This brings me to equity centered trauma informed care.

So many of the service professions – whether is it is counseling, medicine, teaching, or, yes, financial aid – draw people who want to make a difference in other people’s lives; these are usually people with the gift of service. But what is often missing in these professions is the proper tools and training for how to properly care and serve others; “proper” meaning that which maintains your sanity and actually helps the person you are serving. Setting proper boundaries, understanding the forces at play in society, being able to connect with the human that is behind the person before you – these are all desperately needed tools of care, but they are too often missing and can lead to harm.

SO – my long windedness for this thesis blog will end with a first draft outline of my thesis. The tentative plan is to create a series of short essays that use my idea of combining different styles of writing to draw out the tension of calloused care, lofty policy, and practical human experience.

The first section will always start with a reconstruction of the mental health notes I had to write in my old job for each of my appointments. These were always emotionless and relayed the bare facts of complex, human situations (i.e. callous care). This will be followed with a discussion of the academic and policy related issues, so this would be more like an informative article to give context (i.e. lofty policy). Lastly, I will end the section with an essay that draws on a related piece of my journey of “failing to care” (i.e. human situations). All of this should culminate in a project that shows how my journey brought me to my academic claim that equity centered trauma informed care is a model that needs to be integrated into all higher education institutions, with a special focus on financial aid to offer a specific example of how this would function/why it is important.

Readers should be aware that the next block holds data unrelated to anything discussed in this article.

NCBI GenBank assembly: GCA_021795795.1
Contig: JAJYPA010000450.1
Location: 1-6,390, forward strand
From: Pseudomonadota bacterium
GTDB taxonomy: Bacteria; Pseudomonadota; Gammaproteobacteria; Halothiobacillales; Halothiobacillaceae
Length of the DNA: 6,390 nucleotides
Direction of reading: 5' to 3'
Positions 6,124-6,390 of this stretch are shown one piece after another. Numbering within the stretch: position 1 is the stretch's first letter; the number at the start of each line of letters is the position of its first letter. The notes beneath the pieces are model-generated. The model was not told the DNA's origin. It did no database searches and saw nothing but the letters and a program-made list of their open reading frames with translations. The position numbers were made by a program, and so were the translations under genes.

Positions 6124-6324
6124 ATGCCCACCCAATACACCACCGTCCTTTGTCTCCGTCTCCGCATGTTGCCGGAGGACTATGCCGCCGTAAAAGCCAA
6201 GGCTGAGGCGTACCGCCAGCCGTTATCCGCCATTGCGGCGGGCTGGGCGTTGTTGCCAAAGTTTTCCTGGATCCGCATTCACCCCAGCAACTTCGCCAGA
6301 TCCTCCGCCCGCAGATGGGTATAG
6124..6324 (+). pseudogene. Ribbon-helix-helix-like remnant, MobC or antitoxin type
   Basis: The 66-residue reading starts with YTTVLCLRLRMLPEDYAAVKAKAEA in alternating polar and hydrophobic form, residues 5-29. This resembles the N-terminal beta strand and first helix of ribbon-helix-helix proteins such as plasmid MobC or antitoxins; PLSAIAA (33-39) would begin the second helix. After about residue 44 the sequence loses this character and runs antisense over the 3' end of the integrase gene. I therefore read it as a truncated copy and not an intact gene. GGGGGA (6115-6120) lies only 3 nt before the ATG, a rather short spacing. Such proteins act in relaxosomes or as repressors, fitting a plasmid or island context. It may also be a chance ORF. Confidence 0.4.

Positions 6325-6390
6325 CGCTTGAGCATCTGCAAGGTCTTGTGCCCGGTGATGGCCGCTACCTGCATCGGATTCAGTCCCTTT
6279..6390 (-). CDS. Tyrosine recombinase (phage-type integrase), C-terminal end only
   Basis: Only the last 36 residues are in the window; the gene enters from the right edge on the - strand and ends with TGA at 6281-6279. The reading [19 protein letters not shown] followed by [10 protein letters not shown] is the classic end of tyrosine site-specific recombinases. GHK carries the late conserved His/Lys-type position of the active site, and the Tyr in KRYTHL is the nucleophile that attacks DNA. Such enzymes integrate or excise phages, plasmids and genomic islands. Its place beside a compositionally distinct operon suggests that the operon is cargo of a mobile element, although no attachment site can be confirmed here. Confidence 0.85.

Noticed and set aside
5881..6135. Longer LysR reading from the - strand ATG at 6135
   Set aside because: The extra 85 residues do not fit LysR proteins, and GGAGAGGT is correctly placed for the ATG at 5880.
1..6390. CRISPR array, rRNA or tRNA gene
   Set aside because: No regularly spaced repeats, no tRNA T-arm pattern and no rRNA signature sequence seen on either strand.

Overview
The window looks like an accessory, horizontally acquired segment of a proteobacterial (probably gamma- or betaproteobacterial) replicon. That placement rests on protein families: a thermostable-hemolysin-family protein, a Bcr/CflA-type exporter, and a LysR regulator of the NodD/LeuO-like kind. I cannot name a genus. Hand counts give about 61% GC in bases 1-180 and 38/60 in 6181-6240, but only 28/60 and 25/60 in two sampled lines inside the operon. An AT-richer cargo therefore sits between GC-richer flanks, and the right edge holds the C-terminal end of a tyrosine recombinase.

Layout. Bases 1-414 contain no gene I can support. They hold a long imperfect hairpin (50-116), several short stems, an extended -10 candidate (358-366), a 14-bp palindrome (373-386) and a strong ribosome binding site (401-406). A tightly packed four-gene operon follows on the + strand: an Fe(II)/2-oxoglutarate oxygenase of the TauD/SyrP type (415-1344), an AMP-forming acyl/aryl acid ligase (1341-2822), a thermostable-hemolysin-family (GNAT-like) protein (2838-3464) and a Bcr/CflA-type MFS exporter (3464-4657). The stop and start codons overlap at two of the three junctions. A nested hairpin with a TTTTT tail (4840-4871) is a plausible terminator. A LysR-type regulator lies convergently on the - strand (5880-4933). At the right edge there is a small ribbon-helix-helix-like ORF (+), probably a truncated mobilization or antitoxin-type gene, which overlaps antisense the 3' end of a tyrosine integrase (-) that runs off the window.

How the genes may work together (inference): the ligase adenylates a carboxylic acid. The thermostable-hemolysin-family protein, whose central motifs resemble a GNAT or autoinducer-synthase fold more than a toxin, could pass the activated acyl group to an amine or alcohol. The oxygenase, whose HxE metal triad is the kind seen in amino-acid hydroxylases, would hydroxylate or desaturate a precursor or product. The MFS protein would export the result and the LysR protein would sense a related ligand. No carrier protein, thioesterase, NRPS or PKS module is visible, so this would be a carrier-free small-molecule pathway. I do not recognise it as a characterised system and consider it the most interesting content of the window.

[One more note that is specifically directed to Dr. Zamora; I know that part of this “revelation” was no doubt inspired directly by reading some of the work you and Dr. Bali are doing on care, and so I expect I will need to discuss this further to make sure I am giving proper credit where it is due when it comes to these ideas. My ideas are built on the work of many, and I want to pay my dues to as many as I can.]

Thesis Outline:

  1. Reconstructed Mental Health Chart Note
    1. Why FA?
      1. All of higher education needs equity centered trauma informed care, but FA offers a unique lens to explore the way that a department that is often see as more “policy” based and technical is one of the most in need of something like equity centered trauma informed care.
        1. Movie Star Ranch
          1. If anything from my childhood captures this idea of toxic care, it is the idea I had for a ranch for movie stars to come to in order to recoup from their stress. My “care” was the treatment.
  2. Reconstructed Mental Health Chart Note
    1. Policies and their Shadows
      1. What are some examples of FA policies that state one thing but have dark implications or applications?
        1. Driving Decisions
          1. I made a decision one day when I was driving home after talking to my grandmother that I would go into psychology and counseling because I wanted to help people like her and I.
  3. Reconstructed Mental Health Chart Note